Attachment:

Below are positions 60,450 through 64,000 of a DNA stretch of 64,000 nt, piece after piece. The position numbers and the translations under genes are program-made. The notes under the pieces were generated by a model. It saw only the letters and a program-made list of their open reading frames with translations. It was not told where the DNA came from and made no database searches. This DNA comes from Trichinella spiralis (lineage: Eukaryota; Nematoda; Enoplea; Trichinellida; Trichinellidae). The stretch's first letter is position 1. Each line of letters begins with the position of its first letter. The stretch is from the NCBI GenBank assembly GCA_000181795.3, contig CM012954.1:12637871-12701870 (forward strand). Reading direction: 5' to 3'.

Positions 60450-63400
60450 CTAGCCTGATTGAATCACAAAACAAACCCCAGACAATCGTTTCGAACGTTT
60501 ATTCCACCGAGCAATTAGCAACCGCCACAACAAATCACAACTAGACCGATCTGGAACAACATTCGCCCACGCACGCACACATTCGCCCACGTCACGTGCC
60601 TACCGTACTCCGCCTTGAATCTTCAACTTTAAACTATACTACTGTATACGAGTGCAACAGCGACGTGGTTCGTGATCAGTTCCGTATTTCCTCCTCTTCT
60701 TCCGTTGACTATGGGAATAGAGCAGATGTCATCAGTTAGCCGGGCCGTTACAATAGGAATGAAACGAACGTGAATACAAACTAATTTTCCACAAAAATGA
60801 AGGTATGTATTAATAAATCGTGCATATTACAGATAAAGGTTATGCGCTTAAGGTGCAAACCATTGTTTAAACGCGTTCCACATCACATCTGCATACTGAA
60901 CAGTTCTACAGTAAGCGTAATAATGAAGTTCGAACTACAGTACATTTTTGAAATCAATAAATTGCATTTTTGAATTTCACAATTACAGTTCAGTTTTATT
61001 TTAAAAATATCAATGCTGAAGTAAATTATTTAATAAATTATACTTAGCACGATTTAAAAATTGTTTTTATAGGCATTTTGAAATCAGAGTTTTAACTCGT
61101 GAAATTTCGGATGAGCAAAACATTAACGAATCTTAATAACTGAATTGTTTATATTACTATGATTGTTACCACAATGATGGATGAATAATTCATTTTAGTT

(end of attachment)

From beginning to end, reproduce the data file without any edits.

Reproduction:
Below are positions 60,450 through 64,000 of a DNA stretch of 64,000 nt, piece after piece. The position numbers and the translations under genes are program-made. The notes under the pieces were generated by a model. It saw only the letters and a program-made list of their open reading frames with translations. It was not told where the DNA came from and made no database searches. This DNA comes from Trichinella spiralis (lineage: Eukaryota; Nematoda; Enoplea; Trichinellida; Trichinellidae). The stretch's first letter is position 1. Each line of letters begins with the position of its first letter. The stretch is from the NCBI GenBank assembly GCA_000181795.3, contig CM012954.1:12637871-12701870 (forward strand). Reading direction: 5' to 3'.

Positions 60450-63400
60450 CTAGCCTGATTGAATCACAAAACAAACCCCAGACAATCGTTTCGAACGTTT
60501 ATTCCACCGAGCAATTAGCAACCGCCACAACAAATCACAACTAGACCGATCTGGAACAACATTCGCCCACGCACGCACACATTCGCCCACGTCACGTGCC
60601 TACCGTACTCCGCCTTGAATCTTCAACTTTAAACTATACTACTGTATACGAGTGCAACAGCGACGTGGTTCGTGATCAGTTCCGTATTTCCTCCTCTTCT
60701 TCCGTTGACTATGGGAATAGAGCAGATGTCATCAGTTAGCCGGGCCGTTACAATAGGAATGAAACGAACGTGAATACAAACTAATTTTCCACAAAAATGA
60801 AGGTATGTATTAATAAATCGTGCATATTACAGATAAAGGTTATGCGCTTAAGGTGCAAACCATTGTTTAAACGCGTTCCACATCACATCTGCATACTGAA
60901 CAGTTCTACAGTAAGCGTAATAATGAAGTTCGAACTACAGTACATTTTTGAAATCAATAAATTGCATTTTTGAATTTCACAATTACAGTTCAGTTTTATT
61001 TTAAAAATATCAATGCTGAAGTAAATTATTTAATAAATTATACTTAGCACGATTTAAAAATTGTTTTTATAGGCATTTTGAAATCAGAGTTTTAACTCGT
61101 GAAATTTCGGATGAGCAAAACATTAACGAATCTTAATAACTGAATTGTTTATATTACTATGATTGTTACCACAATGATGGATGAATAATTCATTTTAGTT